Defense Reaches Agreement with County Counsel on Visitation; Files Complaints with Sheriff’s Department for Excessive Force


Attorney Michelle Spaulding, representing Lyle Nooner, put on the record her difficulties, particularly in the last past week, in seeing her client and trying to prepare for trial.

She told Judge Janene Beronio that both she and her paralegal have been refused visitation with Mr. Nooner, with claims he is refusing to see them, even as she has had repeated contact with him assuring her that this is not true.

“We need access to him,” she told Judge Beronio as she briefly outlined complaints against Sergeant Winnecker as to misconduct and excessive force against Mr. Nooner.

“He has suffered significant injuries as the result of these incidents,” she told the judge, as she explained he is no longer able to walk as the result of a knee injury suffered – and she has no idea how serious it is because he has not received medical treatment.

In the most recent incident, she explained that on Friday, her paralegal was told Nooner was refusing to visit – even though she had received a message from him earlier that day, asking when the paralegal would be there.

Ms. Spaulding herself was turned away the next morning.  Mr. Nooner, she said, told her that he was never even told she was at the jail.

Deputy County Counsel Bob Martinez argued that the ex-parte motion was legally deficient, however, he suggested that they work this matter out informally.  Judge Beronio sent Ms. Spaulding and Mr. Martinez to discuss the matter.

They returned about an hour later with a resolution.  Ms. Spaulding told the judge that she will withdraw her motion.  They have agreed to workarounds to facilitate visits, including that Ms. Spaulding would no longer be turned away for visits, and if the COs (correctional officers) have difficulty getting Mr. Nooner to cooperate, she would be called in to intervene at that point.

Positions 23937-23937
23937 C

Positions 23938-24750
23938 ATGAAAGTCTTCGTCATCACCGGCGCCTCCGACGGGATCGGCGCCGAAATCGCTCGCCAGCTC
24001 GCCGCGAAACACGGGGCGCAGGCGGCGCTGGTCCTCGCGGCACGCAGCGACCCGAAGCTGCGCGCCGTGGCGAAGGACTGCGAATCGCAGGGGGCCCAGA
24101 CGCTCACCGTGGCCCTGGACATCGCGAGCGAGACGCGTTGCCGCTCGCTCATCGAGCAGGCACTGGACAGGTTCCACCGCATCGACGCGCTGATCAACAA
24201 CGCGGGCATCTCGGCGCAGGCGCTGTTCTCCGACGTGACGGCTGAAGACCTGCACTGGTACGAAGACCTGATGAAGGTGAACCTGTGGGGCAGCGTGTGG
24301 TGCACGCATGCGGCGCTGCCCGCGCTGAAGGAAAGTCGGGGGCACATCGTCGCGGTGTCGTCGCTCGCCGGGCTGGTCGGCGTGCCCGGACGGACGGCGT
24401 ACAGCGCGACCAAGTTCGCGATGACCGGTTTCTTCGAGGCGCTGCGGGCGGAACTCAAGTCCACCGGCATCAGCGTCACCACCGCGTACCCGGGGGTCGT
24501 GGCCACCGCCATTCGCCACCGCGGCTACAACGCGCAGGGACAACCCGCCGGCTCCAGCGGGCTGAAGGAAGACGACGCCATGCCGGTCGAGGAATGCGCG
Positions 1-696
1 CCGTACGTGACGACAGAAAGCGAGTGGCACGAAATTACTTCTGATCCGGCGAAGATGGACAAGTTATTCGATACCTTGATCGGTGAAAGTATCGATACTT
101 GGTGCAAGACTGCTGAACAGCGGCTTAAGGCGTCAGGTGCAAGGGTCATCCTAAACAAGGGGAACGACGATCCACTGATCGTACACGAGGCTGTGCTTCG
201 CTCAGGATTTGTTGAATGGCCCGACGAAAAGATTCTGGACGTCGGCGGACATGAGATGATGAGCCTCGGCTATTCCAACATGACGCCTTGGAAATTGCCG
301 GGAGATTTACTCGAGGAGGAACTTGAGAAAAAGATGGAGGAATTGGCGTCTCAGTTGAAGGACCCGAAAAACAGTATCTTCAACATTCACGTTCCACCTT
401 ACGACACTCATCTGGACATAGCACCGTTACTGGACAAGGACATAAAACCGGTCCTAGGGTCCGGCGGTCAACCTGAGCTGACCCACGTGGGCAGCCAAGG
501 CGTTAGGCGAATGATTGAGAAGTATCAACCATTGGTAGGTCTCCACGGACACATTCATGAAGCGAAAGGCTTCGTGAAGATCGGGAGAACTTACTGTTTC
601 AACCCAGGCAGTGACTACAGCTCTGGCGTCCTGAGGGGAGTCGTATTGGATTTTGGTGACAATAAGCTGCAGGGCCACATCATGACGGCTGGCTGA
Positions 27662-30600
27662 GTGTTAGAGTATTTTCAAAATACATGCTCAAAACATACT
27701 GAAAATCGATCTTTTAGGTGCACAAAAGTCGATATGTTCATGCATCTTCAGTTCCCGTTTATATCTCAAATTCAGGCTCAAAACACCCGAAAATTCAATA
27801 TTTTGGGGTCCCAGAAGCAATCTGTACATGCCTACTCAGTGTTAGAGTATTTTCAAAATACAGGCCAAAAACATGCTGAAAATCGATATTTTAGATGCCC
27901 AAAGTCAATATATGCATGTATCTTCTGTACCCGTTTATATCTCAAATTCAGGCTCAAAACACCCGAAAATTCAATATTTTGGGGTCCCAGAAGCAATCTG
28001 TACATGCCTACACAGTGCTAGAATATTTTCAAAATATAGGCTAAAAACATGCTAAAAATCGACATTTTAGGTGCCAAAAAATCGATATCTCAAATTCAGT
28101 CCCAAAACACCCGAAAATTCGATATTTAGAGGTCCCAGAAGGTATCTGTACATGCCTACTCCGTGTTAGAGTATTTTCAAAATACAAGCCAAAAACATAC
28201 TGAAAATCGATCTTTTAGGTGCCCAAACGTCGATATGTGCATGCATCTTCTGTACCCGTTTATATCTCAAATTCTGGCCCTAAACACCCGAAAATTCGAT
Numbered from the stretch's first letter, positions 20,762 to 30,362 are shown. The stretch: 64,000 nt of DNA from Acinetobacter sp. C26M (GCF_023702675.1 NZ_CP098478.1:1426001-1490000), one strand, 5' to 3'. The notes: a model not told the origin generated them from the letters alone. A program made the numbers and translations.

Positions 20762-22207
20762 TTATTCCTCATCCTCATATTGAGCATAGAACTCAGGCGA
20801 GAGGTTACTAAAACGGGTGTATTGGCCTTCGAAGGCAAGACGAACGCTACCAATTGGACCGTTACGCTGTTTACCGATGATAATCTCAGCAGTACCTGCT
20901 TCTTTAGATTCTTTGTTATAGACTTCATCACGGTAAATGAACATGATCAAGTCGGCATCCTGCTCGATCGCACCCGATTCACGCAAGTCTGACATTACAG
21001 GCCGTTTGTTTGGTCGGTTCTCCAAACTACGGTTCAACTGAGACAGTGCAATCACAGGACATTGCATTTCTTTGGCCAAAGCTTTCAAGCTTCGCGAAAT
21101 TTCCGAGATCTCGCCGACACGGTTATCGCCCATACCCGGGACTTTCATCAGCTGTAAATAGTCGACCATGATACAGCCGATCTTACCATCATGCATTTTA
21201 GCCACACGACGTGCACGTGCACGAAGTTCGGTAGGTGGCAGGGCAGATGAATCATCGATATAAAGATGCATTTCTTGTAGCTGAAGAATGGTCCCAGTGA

They arranged for a doctor to come in to see Mr. Nooner this weekend.

Mr. Martinez told the judge that they appreciate the gravity of concerns regarding access to Mr. Nooner, and the county counsel’s office will take steps to ensure the cooperation of the jail staff and sheriff’s department.

In the meantime, the Vanguard has received a copy of the complaint filed on Thursday by Ms. Spaulding on behalf of Mr. Nooner against Sgt. Winneker and 13 other officers, going as high up as Captain Carter Vaughn.

She writes: “It is my belief based on what Lyle has told me, and what I have witnessed and experienced personally, that the issues with access stem directly from animosity that Sgt. Winneker holds against my client.”